Paleo Retiree writes:
Blowhard, Esq.’s recent posting about architecture and color prompted me to pull out the iPhone a lot during my daily walks around downtown NYC. For the sake of this posting, please ignore the dramatic differences in shapes, designs, depth and materials in these collages. Let’s focus only on the question of color.
That’s quite a range, and quite a bouquet, of colors: olive, gold, raspberry, copper, oxblood, mint …
Now, a collage of very recent buildings:
I’m hard put to discern any colors at all in that collection of snaps. If it weren’t for the blue-green of certain kinds of glass and the blue of the sky, the collage wouldn’t lose a thing by being reproduced in black and white.
Happy to admit that this isn’t a completely fair comparison. I certainly ran across a few newer buildings that featured touches or color, and the number of older buildings that are ivory, tan or gray isn’t insignificant. Oddly, it’s rare that one runs across black in traditional buildings. The one genre of trad building/space that is reliably black is this:
Irish bars. It’s a convention that I don’t understand. Does anyone know where it comes from? And what is it about the Irish and black generally? They like their black leather jackets too. I’ve always assumed it has to do with the weather — the gray skies, the damp and the chill, the peat and the coal. But what do I know?
Anyhoo: while I was certainly trying to play up the contrast between trad architecture and contempo buildings, I think the comparison is totally fair as a general rule. When your eyes are open to the question of the color of the buildings around you, it’s incredibly striking how warm and various trad buildings are and how monochromatic and neutral contempo buildings are. If anyone should be tempted to point out that, while many of the trad buildings I’ve shown have coats of paint on them, most of the contempo buildings are of glass and metal — well, sure. But doesn’t that help make the point that trad buildings give us the freedom to do as we please with ’em (including applying colors of our choice) while contempo architects and developers are forever locking us into rigid, top-down, cold concepts?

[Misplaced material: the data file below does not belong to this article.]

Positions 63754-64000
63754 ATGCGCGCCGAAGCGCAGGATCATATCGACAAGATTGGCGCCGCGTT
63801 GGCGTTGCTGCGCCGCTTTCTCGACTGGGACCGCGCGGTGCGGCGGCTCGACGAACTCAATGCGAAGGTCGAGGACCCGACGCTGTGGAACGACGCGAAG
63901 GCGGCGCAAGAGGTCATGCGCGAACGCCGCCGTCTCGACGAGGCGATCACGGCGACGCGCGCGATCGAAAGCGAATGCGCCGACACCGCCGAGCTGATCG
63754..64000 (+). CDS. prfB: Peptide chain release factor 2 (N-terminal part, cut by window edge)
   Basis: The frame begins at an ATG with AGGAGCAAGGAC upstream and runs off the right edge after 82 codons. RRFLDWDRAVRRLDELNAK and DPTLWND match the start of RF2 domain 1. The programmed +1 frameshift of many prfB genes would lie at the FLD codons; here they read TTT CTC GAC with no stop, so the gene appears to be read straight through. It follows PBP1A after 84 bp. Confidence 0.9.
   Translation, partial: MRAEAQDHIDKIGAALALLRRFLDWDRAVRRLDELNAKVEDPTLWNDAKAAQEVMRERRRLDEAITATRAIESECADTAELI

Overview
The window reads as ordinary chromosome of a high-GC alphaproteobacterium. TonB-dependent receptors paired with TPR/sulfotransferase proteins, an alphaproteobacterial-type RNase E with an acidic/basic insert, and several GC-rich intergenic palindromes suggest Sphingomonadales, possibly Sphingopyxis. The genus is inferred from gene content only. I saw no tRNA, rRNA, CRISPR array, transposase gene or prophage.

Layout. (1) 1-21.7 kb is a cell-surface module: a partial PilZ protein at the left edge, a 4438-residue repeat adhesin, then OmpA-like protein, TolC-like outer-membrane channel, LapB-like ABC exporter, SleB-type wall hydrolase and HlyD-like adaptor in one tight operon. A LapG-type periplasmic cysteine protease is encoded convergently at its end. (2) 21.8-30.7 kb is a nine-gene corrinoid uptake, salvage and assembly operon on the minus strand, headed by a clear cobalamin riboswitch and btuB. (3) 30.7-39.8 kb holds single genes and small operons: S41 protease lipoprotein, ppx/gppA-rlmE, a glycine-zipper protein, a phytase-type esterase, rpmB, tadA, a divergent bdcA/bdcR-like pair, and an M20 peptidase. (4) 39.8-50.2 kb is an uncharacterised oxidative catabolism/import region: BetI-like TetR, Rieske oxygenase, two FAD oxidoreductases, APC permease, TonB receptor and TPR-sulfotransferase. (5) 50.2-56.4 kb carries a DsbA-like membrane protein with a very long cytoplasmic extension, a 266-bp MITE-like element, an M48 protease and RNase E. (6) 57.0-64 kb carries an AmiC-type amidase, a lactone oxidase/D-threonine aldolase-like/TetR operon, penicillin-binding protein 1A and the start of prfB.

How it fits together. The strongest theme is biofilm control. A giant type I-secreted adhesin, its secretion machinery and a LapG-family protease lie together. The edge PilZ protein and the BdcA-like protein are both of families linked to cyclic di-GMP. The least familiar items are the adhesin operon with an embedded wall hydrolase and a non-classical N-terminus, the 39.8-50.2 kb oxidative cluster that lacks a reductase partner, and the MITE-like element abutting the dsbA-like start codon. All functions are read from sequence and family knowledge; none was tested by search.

Color, as anyone who has taken Painting or Design 101 knows, means vibration and festiveness. It means life. Why do our current masters want to starve us of all that? And what kind of desolate, if chic, cemetaries are they trying to turn our cities into?
- Blowhard, Esq. takes a tour of L.A.’s Deco landmarks.
- His walk around the Santa Ana Civic Center reveals one stretch of Crap Space after another.
- Long Beach’s Civic Center may be even more dreary.
- This isn’t the first time I’ve bitched about contempo architecture and color.
- I wrote a love letter to some smalltown porches …
- … and was prompted by a visit to California’s Gold Country to venture some Deep Thoughts.
- What’s so bad about a little architectural kitsch?